Humility; how not to sweat the small stuff – DSSS Part 6

Think about someone you admire most.  What are the characteristics they possess that draw you to them?  Let me guess, you believe them when they tell you something, you feel they are telling the truth, you know they have your best interest at heart, they listen to you and understand you, they are selfless, self-aware, and appreciate others.  Am I close?  Also, they do not brag or pretend to be more than they really are, right?  Put simply, they are humble.

What is humility?

Webster’s dictionary defines humility as not proud or haughty; not arrogant or assertive.  I like Richard Carlson’s definition in Don’t Sweat the Small Stuff… and It’s All Small Stuff, “Being humble means accepting your limitations and making an effort to make the world a better place without wanting to take all the credit.”  Let’s start with the first point, a humble person is self-aware.  They know what they are good at, as well as, their limitations. If a humble person is aware of their limitations, they appreciate other people and their strengths.

I believe the second point is key to why we like and admire humble people; they try to make the world a better place.  This can take so many forms; giving to those less fortunate, building innovative products to improve society or simply brightening someone’s day with a smile or words of thanks or encouragement. Bringing the best out of others can help make this world a better place.

Lastly, Richard stresses doing all this without wanting credit.  This may be one of the hardest things to do.  In truth, we do very little by ourselves.  There are always others contributing, directly and indirectly.  How do you feel when someone else remembers to share the credit with you?  This should motivate us to credit others when we can, because it feels good.

Think back to the person you named when you started reading this blog.  I bet they surround themselves with others and have a passion to make this a better place.  They believe, “the whole will be greater than the sum of its parts”.  Each individual’s contributions will have results, but when accomplished together, 1+1 = 3.  These are the people we are drawn to, the people we want to spend our time with and support.

What is the antithesis of humility? 

Sometimes it is easier to recognize the opposite of humble; the arrogant jerk in the office or the neighbor you can’t relate to.   I am sure you can all quickly name some of these people.  They are quick to cut you off, in traffic or conversation.  Everything revolves around them and what will serve them best.  These are the type of people that I prefer not to spend my time with.  I often ask myself, “What am I getting from this?”  All that I am doing is feeding their egos and feeling empty myself.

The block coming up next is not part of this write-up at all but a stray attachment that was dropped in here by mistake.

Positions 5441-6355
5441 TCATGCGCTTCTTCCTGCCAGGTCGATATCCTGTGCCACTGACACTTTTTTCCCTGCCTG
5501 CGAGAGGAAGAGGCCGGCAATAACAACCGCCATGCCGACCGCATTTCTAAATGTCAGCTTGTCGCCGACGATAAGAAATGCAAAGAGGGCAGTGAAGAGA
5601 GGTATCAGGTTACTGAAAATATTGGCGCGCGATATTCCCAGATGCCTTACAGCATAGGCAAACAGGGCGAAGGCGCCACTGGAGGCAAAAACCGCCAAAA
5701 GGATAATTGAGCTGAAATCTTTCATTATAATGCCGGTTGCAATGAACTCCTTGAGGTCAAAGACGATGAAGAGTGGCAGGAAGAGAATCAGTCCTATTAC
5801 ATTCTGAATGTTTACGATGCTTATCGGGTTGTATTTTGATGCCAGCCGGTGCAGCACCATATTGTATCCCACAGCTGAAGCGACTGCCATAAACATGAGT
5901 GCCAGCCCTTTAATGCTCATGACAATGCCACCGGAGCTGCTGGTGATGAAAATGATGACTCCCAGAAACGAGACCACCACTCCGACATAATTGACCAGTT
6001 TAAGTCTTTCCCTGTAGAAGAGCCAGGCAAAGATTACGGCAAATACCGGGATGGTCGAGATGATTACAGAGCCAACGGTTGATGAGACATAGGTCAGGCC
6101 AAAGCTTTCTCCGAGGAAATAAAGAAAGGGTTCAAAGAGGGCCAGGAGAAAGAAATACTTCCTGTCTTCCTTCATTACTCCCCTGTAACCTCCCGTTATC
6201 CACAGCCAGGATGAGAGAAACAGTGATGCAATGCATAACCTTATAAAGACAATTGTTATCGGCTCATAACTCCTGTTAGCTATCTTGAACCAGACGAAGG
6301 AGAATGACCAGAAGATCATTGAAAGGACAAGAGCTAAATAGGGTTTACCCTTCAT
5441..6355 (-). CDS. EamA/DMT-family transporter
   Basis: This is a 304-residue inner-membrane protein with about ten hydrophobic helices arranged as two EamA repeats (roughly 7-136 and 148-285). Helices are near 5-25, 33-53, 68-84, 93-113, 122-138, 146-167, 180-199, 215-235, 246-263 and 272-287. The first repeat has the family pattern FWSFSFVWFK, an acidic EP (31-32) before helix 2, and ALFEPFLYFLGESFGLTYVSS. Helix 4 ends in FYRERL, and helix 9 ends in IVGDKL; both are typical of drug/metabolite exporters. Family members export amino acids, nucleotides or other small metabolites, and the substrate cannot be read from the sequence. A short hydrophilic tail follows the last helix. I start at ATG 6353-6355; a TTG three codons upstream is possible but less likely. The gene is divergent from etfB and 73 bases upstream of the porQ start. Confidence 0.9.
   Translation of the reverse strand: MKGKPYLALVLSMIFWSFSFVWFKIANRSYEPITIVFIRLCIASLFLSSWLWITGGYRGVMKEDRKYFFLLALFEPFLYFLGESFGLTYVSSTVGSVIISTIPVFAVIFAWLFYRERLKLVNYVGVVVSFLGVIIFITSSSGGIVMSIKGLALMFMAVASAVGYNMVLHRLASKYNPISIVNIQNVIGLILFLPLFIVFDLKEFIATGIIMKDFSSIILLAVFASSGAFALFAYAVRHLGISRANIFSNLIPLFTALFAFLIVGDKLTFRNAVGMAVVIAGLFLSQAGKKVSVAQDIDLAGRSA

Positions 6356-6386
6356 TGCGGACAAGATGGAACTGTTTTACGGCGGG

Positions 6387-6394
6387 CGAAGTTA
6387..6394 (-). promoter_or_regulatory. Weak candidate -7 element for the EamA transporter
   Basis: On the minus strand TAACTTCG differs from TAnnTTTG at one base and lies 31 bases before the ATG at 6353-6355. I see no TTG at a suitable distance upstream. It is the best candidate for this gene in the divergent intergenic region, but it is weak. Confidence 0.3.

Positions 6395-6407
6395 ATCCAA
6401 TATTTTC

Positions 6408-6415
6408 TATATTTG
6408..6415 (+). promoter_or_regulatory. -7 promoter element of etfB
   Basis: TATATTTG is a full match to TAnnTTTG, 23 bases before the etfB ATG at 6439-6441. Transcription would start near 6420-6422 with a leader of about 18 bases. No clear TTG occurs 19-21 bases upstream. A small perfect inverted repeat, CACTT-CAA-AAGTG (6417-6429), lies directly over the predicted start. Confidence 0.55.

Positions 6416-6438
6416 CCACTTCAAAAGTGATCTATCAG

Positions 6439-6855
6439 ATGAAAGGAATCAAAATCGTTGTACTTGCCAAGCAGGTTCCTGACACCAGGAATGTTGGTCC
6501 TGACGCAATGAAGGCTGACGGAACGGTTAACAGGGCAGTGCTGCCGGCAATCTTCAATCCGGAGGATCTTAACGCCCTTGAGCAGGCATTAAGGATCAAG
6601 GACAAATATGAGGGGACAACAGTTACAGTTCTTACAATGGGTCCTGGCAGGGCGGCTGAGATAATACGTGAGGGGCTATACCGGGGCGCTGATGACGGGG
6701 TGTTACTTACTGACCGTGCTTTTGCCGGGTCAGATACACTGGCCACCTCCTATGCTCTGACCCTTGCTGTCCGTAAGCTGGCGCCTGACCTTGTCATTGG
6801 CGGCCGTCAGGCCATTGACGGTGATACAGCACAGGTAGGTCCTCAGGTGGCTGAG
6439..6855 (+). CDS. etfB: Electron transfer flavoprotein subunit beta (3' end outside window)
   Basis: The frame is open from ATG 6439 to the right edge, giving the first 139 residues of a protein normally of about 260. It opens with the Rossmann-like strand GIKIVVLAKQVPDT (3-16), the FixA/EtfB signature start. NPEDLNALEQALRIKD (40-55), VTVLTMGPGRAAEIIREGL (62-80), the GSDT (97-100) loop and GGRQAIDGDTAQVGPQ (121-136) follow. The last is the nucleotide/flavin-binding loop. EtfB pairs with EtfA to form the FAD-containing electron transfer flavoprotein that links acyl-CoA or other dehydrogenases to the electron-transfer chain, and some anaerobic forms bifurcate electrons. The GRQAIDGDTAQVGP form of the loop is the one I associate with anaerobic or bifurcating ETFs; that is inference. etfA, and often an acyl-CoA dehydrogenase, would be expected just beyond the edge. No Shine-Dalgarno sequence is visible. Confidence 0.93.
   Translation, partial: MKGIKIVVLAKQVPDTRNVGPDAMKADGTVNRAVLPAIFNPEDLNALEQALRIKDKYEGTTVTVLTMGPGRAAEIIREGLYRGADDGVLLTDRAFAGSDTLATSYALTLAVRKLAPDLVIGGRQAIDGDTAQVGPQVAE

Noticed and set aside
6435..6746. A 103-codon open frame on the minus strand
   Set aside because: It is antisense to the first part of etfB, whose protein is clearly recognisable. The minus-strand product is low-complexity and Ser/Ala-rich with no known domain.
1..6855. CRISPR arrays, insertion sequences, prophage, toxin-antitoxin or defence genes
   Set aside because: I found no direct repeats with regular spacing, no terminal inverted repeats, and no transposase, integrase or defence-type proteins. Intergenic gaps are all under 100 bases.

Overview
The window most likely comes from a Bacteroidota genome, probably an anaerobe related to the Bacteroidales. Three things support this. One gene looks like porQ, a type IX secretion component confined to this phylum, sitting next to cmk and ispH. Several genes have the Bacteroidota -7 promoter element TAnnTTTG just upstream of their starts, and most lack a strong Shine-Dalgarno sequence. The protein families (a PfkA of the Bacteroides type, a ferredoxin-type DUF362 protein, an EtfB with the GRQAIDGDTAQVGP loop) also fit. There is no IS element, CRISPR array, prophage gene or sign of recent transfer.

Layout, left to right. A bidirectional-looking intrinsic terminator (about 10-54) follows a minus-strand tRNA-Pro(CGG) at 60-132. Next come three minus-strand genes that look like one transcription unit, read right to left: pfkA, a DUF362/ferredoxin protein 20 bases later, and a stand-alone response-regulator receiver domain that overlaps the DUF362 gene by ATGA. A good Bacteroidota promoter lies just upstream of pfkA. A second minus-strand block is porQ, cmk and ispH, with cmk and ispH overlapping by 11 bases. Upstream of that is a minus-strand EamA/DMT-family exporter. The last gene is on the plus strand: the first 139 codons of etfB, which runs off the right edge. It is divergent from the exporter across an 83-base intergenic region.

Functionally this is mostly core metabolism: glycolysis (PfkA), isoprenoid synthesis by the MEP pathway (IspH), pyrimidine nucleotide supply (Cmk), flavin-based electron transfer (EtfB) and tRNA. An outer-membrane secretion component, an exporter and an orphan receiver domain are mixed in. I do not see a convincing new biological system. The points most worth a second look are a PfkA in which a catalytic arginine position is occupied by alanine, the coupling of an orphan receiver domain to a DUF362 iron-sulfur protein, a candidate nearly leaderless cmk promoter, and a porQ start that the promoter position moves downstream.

I am currently reading How to Win Friends and Influence People in the Digital Age, an adaption from the original.  A key take-away regarding humility was, “we all have an innate, unequivocal desire to know we are valued.”  I can tell you, I don’t feel valued when someone continues tooting their own horn and forgets to ask what motivates me or how I am feeling. How can someone make it a better place for all of us if they never ask the question, “what makes the world go-round?” or simply, “How are you and what makes you happy?”  I prefer to spend time with those that appreciate me.

 

What does this all have to do with not sweating the small stuff?

This topic started because of my summary of Don’t Sweat the Small Stuff… and It’s All Small Stuff by Richard Carlson.  One chapter talked about practicing humility and its importance in helping take things in stride.  I called out this one chapter by itself because I strongly believe that humility is a key personality trait to being a good human being and ultimately a strong leader.  At the time, I did not see how it related to all the other key topics until I sat down and thought more about humility.

Here is what Richard Carlson had to say in his book, “Humility and inner peace go hand in hand.  The less compelled you are to try and prove yourself to others, the easier it is to feel peaceful inside.”  Interesting, I hadn’t thought about it in that context before.  I agree, it is easier and less stressful to focus and appreciate others, make it a better place.